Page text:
Proposed amendments to the Assisted Reproductive Treatment Act 2008 (“ARTA”) would permit access to identifying information for all donor conceived people without donor consent, albeit with some conditions.
Those whose gametes were donated after 1998 have unconditional access to information identifying their donor. Previous legislative changes to the ARTA on 29 June 2015 meant that donor-conceived persons born between 1988 and 1998 could receive identifying information (but only with the consent of their donor). In contrast, donor conceived persons born before 1988 could not access identifying information. In the absence of any legal right to access this information, the only option for donor-conceived individuals has been to put themselves on a voluntary register with the hope that their donor did the same.
Now, the Andrews Labor Government proposes to go one step further, legislating so that all donor-conceived people will have the same rights to access donor information, regardless of when gametes were donated and without the requirement that the donor consents to its release. Details which would become available to offspring under the legislative amendments include the name, date of birth, ethnic background, marital status and address of the donor.
The topic of donor identification has been widely debated over time, with some holding the view that the release of information would be “unfair” to men who donated gametes on the understanding that their involvement was anonymous, and others emphasising the rights of the child to be able to answer core questions around their identity. In a bid to balance the rights of donor-conceived individuals with the donors themselves, the new legislation would provide that express permission will be required if a donor-conceived person wishes to contact their donor upon receipt of the identifying information. The discussion paper released by the Andrews Government on 29 June 2015, ‘A Right To Know Your Identity‘, indicates that contact preferences would allow donors to nominate a preferred form of contact by donor children. This contact preference will establish if and/or how, the donor wishes to be approached.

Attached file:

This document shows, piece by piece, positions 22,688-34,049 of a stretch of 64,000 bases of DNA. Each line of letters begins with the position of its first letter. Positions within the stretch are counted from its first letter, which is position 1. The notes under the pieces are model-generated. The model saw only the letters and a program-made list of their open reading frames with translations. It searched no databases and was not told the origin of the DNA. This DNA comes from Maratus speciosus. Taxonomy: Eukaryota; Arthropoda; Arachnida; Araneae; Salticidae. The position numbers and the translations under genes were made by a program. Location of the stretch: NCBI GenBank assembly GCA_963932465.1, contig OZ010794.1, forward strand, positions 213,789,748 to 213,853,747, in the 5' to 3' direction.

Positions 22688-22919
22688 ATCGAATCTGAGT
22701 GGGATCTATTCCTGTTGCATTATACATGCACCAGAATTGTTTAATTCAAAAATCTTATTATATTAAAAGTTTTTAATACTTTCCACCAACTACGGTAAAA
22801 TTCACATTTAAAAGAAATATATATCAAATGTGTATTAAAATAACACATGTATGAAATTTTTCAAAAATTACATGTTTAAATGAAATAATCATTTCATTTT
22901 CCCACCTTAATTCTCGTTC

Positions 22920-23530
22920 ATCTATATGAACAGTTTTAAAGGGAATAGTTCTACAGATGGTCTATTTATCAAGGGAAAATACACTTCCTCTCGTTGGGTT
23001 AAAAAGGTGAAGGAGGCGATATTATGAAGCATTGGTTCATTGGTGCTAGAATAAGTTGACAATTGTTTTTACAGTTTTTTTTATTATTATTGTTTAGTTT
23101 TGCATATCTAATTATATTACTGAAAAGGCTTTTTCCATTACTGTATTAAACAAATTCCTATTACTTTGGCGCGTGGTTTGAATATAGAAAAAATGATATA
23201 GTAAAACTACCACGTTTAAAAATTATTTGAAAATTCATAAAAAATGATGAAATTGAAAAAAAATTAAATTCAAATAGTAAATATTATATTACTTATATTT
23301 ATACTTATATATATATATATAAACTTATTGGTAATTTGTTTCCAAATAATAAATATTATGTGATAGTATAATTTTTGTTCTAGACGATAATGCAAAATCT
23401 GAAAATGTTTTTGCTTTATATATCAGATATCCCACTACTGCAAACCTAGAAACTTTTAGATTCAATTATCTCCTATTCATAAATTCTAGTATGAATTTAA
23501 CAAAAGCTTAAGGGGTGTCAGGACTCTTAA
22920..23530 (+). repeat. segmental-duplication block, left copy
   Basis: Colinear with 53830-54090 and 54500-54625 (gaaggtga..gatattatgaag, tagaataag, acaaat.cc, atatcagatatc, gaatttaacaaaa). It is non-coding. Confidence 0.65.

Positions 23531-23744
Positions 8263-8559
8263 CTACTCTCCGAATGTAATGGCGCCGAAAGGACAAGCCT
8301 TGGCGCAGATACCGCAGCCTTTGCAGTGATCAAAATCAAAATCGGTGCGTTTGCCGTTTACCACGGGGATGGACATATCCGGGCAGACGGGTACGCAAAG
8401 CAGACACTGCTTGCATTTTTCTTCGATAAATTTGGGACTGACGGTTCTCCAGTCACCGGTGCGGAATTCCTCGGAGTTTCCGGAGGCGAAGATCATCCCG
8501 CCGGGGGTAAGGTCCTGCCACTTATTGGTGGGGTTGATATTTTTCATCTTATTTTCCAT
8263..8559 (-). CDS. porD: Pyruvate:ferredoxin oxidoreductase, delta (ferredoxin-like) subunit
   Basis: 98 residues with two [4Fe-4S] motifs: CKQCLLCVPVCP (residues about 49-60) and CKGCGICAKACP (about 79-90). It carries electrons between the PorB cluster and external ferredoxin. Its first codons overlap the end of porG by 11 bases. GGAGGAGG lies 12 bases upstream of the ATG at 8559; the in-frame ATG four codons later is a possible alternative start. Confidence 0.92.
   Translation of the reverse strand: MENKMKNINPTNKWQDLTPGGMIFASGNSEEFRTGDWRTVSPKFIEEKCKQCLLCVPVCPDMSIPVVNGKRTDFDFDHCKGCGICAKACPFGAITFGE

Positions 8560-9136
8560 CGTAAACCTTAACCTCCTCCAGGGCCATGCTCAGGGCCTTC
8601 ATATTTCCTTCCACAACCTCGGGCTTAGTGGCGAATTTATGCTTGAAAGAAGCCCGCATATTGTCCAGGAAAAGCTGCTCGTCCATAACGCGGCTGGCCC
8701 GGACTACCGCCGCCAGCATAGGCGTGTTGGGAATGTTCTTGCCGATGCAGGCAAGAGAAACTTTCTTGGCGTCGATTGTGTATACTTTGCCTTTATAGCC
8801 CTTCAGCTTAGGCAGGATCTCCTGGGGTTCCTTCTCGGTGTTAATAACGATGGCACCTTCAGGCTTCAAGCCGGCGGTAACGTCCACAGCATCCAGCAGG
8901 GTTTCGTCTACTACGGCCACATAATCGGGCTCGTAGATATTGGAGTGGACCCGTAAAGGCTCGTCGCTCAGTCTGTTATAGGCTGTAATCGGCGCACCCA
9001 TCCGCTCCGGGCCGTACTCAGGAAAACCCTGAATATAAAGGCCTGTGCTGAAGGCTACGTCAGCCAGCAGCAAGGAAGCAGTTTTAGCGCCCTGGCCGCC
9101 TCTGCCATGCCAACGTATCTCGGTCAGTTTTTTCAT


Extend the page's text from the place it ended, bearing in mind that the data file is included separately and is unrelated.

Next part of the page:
Prior to the identifying information being released, donor-conceived individuals must sign an undertaking that they will comply with any contact preference submitted by the donor. Should a donor elect not to be contacted and the donor-conceived person subsequently disobeys that request, they risk being subjected to a fine of up to 60 penalty units. In order to ensure donors are protected, if a donor-conceived person refuses to sign an undertaking, identifying information will not be provided to them.
Unfortunately, even if passed the legislation amendments won’t guarantee that all donor conceived people will be able to access their donor’s information because prior to 1988 there was no requirement that doctors create or retain records of donations. This has resulted in gaps in practitioner records and others being lost or destroyed. The discussion paper explained that counselling services would be offered for those donor-conceived persons who are not able to access information about their donor.
If you are a donor and wish to obtain advice about your rights, or alternatively if you are a donor-conceived person and want to know more about the information you can access, we can assist. Contact us to arrange an appointment.